After the earthquake in Haiti, the international community must act, not look away | Opinion

·4 min read

On Aug. 14, 2021, a 7.2 magnitude earthquake struck Haiti’s Southern Peninsula, destroying hundreds of buildings and killing more than 2,000 people. Coming just over a decade after the devastating 2010 earthquake, the mid-August catastrophe overwhelmed hospitals, rendered roads impassable, reduced schools, churches and businesses to rubble, and left thousands homeless and in search of loved ones.

Unlike the outpouring of support in the aftermath of the 2010 earthquake, the repeated destruction — along with persistent political unrest and violence — has led many to question the benefit of continued investment in Haiti. More than two months later, however — as Haitian asylum seekers continue to arrive at the U.S. border — it is more critical than ever for the world to directly address the deep inequities in Haiti.

Providing sustainable, effective support to the Haitian people, in partnership with local communities and government, and with an understanding of local context, is not only possible, it’s imperative — and examples of how to do so successfully already exist.

Critical care facilities

It starts with infrastructure — both physical and human. Media coverage in the aftermath of the August earthquake was dominated by images of utter destruction, but St. Boniface Hospital — a large referral hospital located on Haiti’s Southern Peninsula — and other buildings built to international earthquake resistant standards remained structurally sound and were vital to treating those injured in the earthquake.

Eleven years ago, the absence of critical care facilities was glaringly apparent in the aftermath of the 2010 earthquake. St. Boniface was a small community clinic, and large tertiary care hospitals like Hôpital Universitaire de Mirebalais (HUM), constructed by Partners in Health (PIH) and Build Health International (BHI), didn’t exist. In the years since, organizations committed to structural change — like BHI, PIH and Health Equity International (HEI) — have partnered with local communities to build more resilient infrastructure, train local work forces and develop strong health systems that both improve long-term health outcomes and aid in the response to acute crises.

Following the most recent disaster, these organizations mobilized their local networks and collaborated with dozens of international partners — including World Hope International, Airlink, CORE, MSF, Hope for Haiti, Sol Relief and World Central Kitchen — to move tons of critical medical supplies and equipment, perform assessments on vital infrastructure and deliver critical care and aid to those in need. Crucially, in contrast to the 2010 earthquake and the response to Hurricane Matthew in 2016, these efforts were also streamlined and coordinated with the government of Haiti.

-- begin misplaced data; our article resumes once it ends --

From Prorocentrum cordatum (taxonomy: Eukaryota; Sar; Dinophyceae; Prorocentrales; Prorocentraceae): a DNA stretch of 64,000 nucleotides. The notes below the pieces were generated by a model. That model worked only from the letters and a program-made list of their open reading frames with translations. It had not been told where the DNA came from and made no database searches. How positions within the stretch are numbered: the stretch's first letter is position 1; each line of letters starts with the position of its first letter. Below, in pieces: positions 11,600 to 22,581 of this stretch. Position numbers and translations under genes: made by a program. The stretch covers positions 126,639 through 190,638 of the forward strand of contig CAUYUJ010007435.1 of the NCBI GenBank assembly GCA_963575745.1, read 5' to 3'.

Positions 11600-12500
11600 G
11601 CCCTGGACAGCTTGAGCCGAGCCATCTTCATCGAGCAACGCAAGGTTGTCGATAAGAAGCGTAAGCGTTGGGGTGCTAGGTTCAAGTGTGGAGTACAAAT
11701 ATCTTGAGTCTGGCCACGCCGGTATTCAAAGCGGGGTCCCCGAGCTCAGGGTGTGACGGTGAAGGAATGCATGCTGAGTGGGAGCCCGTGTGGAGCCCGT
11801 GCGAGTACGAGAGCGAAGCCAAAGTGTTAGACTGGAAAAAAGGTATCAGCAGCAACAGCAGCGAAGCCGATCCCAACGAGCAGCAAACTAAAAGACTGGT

Robust, continued investment is key, but the strength and durability of St. Boniface Hospital, HUM and over 60 BHI projects in Haiti is a result of much more than just the amount of resources available; it’s rooted in how those resources are deployed.

International actors in Haiti must understand the unique conditions to source materials and embrace construction techniques that are earthquake resistant, and that can stand up to the evolving severe climate and weather changes in the region.

Resources must be targeted to create pipelines of opportunity for Haitian engineers, electricians and technicians to work alongside international experts and learn critical skills. They must be provided tools and support to put those skills to work building and maintaining critical infrastructure.

Haitian-led medical response

Likewise, facilities can and should be designed to train Haitian physicians, nurses and biomedical technicians who can provide critical care while simultaneously building trust within local communities. Unlike the 2010 earthquake, the medical response to the recent earthquake was led almost entirely by Haitian medical professionals, many of whom were trained at HUM.

International actors, too, must work closely with one another and the Haitian government, providing complementary skills and expertise, rather than pursuing overlapping, contradictory efforts, which has tragically become all too commonplace. Contrary to the narrative that all international aid has been ineffective in Haiti, projects like HUM and the St. Boniface expansion have had immense, positive impact. With appropriate funding levels delivered to the right organizations, and with participation and concurrence by the government of Haiti, much more progress can be made.

Right now, the Haitian people need the international community to stand alongside them in the right way — not single-handedly designing and dictating disaster response and long-term development. Rather, development actors must work directly with Haitians most proximate to the challenges, including the Haitian government, to design sustainable infrastructure and effectively deliver resources to ensure long-term, high-quality, sustainable care and healing.

Jim Ansara is the co-founder and director of Build Health International.

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